Recognition for Plymouth diver John Smith's 50 years

Diver John Smith
Image caption John Smith is still diving and instructing at the age of 69

A Plymouth man has been been recognised for his 50 years working as a diver and instructor.

John Smith from Stoggy Lane, Plympton, was presented with a certificate from Cdr Chris Baldwin, the Royal Navy's diving superintendent.

The 69-year-old was chief instructor of the joint services diving school before he retired from the service in 2000.

Mr Smith, a father and grandfather said diving had given him a "fantastic life".

During his military career, Mr Smith worked all over the world and was involved in mine clearance, bomb disposal, body recovery and anti-piracy work.

'Wealth of knowledge'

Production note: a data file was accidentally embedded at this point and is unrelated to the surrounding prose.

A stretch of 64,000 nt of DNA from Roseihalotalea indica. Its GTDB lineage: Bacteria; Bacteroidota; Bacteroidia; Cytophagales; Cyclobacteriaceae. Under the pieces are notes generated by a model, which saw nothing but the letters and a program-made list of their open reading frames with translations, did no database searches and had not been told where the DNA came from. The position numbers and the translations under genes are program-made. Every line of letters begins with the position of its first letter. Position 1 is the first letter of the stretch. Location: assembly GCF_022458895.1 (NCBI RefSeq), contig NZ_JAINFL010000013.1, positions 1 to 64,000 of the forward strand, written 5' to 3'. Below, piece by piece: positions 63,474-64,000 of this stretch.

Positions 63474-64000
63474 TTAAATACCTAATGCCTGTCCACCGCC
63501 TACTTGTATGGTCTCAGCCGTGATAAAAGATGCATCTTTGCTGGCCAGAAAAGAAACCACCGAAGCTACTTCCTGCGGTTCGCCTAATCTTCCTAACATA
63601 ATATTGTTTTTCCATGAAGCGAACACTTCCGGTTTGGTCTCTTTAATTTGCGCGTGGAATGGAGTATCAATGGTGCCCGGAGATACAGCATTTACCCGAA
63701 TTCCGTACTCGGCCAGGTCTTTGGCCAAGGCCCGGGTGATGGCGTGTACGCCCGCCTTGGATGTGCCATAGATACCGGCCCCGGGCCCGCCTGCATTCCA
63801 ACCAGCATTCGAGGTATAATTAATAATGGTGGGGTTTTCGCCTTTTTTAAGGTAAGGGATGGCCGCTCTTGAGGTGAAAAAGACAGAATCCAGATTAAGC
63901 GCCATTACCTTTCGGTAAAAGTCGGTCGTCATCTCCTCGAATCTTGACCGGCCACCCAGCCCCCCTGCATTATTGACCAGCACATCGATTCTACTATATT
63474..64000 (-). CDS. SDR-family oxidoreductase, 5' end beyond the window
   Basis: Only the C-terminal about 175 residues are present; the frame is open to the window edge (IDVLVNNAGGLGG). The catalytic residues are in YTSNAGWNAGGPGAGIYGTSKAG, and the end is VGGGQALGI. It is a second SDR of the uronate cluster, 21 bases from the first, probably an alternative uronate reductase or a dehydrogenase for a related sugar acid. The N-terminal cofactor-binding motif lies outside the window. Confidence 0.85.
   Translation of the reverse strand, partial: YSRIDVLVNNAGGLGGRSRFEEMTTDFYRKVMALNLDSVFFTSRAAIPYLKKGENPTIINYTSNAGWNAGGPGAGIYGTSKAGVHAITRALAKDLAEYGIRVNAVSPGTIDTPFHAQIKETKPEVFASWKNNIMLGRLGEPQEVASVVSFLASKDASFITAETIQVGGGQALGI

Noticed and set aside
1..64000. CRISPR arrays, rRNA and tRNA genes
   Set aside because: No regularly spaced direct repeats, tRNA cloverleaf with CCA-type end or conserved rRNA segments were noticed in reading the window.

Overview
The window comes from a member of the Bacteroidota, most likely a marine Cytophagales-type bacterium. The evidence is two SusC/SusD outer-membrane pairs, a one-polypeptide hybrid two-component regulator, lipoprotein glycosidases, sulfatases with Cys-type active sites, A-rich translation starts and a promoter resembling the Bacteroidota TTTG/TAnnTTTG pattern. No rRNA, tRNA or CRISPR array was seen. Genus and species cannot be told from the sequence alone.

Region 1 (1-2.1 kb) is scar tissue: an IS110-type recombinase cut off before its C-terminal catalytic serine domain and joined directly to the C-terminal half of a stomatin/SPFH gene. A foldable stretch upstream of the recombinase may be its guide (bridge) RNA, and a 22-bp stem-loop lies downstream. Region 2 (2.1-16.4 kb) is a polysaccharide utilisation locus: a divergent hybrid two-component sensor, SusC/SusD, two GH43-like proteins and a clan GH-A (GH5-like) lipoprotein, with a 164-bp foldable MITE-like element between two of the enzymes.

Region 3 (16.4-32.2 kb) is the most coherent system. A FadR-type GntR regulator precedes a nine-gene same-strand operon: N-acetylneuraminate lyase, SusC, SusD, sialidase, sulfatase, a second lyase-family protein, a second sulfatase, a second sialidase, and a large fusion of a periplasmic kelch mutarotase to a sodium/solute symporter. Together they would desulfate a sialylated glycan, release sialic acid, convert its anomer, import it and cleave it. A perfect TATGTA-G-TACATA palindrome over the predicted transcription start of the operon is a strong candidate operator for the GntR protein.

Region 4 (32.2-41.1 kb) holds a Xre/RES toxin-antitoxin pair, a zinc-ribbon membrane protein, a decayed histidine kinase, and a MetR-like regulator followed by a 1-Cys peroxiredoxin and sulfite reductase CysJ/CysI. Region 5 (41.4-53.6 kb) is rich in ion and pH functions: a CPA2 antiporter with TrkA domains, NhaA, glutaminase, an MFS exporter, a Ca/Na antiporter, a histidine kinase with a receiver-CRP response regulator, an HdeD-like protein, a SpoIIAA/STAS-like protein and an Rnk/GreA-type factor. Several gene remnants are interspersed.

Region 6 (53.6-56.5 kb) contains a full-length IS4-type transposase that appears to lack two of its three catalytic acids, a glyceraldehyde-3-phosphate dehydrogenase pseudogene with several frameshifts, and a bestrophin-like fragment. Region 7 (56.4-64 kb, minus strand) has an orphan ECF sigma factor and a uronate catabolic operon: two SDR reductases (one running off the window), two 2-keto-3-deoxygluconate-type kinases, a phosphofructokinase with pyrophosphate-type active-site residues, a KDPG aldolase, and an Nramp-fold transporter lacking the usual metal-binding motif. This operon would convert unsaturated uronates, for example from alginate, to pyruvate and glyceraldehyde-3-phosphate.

Mr Smith also became a member of the British Sub-Aqua Club (BSAC), because he also "wanted to dive for pleasure".

When he was appointed chief instructor for the tri-services diving school, he adopted BSAC's method of teaching.

BSAC, the governing body of scuba and snorkelling in the UK, honoured Mr Smith with a lifetime achievement award when he left the Royal Navy.

Spokeswoman Mary Tetley said: "Divers like John are indicative of the fantastic wealth of knowledge and experience... and it is wonderful to learn that John has been recognised in this way."

Since his retirement Mr Smith, who became an MBE for his contribution to diving, has worked for the Diving Diseases Research Centre in Plymouth and is still a part-time instructor for the Combined Cadet Forces dive team.

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